You know, in Poland you might have a hard time finding a jazz musician whom I haven't played with. During that period I played with just about everybody. Therefore in 78 I chose to be the first Polish drummer to form his own band and name it after himself. Perhaps one reason was that during those years, I had heard the old refrain too often - a chicken isn't a bird, and a drummer isn't a musician (ha ha). My attempt was to help the young talented musicians who couldn't realize themselves, drawing some attention to them with my known name. I took great pleasure in the fact that these boys got the chance to play at some prestigious jazz festivals, at the best halls. Not as some kind of underdog, but up there with the big stars. What can be more beautiful than to help develop talent in some young people which otherwise might be waiting for its chance a whole lifetime?
From the viewpoint of today, you are a representative of the so-called old school. Does it bother you to hear something like that?
Just the opposite, I am proud of it. Of course within jazz as well as other types of music I listen to the modern trends, but to tell the truth it doesn't mean that much to me. Back in the 50's, that is where my heart lives.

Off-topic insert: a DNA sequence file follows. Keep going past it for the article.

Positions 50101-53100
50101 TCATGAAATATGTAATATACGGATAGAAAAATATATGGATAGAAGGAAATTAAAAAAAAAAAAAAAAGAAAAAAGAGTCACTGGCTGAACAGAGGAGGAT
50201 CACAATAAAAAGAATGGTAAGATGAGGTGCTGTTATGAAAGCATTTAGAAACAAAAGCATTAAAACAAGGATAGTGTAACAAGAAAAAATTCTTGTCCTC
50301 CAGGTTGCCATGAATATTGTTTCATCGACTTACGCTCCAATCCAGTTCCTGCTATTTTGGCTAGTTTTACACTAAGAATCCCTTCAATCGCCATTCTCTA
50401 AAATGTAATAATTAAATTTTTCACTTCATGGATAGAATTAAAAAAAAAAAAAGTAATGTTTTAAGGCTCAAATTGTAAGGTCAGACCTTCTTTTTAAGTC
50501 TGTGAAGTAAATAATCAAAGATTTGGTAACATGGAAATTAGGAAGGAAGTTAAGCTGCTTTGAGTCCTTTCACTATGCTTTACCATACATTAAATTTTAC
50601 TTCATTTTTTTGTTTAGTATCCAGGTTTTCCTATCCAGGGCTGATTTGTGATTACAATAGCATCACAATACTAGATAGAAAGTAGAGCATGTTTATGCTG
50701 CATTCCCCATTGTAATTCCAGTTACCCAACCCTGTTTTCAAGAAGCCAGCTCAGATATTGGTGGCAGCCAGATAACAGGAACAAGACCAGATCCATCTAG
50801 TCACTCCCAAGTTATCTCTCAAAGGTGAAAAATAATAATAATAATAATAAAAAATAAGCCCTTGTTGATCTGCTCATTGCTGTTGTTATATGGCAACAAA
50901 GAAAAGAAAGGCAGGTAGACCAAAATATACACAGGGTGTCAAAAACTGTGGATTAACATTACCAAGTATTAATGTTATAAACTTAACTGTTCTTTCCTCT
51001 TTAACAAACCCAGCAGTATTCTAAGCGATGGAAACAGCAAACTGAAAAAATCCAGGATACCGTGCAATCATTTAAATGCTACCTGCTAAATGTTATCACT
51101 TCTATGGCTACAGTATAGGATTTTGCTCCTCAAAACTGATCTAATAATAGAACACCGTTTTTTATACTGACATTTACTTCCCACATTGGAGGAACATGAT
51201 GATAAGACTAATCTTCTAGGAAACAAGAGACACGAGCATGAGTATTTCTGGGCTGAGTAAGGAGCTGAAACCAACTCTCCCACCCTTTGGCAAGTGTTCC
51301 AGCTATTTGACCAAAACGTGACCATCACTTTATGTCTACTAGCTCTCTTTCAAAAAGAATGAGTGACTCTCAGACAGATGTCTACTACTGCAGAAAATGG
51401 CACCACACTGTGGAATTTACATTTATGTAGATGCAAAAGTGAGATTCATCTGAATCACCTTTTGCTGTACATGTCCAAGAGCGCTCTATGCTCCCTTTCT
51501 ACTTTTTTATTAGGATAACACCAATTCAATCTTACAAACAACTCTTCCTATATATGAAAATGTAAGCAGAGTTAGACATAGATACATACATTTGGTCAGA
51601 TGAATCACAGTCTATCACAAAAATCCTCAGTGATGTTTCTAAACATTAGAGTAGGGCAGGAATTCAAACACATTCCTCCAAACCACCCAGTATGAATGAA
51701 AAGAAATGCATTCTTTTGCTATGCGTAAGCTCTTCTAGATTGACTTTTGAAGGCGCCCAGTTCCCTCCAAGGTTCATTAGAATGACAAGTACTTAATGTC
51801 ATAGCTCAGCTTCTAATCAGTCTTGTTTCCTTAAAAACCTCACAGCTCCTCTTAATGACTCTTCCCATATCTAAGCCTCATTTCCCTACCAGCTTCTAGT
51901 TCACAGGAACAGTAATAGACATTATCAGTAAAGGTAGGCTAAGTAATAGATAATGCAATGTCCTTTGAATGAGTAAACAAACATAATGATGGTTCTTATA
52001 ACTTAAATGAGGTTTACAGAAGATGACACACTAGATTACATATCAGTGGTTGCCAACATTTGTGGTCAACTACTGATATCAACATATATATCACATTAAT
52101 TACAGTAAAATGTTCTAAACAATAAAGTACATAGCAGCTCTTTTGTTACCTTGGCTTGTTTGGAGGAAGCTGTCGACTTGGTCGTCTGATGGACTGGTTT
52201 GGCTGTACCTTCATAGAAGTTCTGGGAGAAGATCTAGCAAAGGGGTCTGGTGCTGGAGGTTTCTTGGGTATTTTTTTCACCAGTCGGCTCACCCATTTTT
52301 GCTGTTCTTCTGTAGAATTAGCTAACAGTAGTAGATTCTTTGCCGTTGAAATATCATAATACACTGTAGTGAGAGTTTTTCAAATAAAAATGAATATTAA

As you see it, for the success of a musician, how much of a role is the God-given talent, and how much is gained through drilling and practice?
I would say it is about 50/50. Without talent, and without regular training, you cannot really become a good musician. The generation of today has a great advantage in this respect, that being access to information. As I said, in my time there was a problem just to get some music notes from a jazz song, something the youth of today must only laugh at.
Once I ran into the phrase that jazz cannot be learned in the practice room.
This I likely do not agree with personally. In the practice room a musician can find the little mistakes and so on. I also think that a musician who really loves the music can put just about the emotion into it regardless of whether it is live or not. Plus, it often happens that the concert itself is a kind of test. This being the case when a small number of fans come. Every band goes through this. Myself, when I play I don't really notice if there are five fifty or five hundred watching - I concentrate on the music. So I don't differentiate much between the concert hall and the practice session.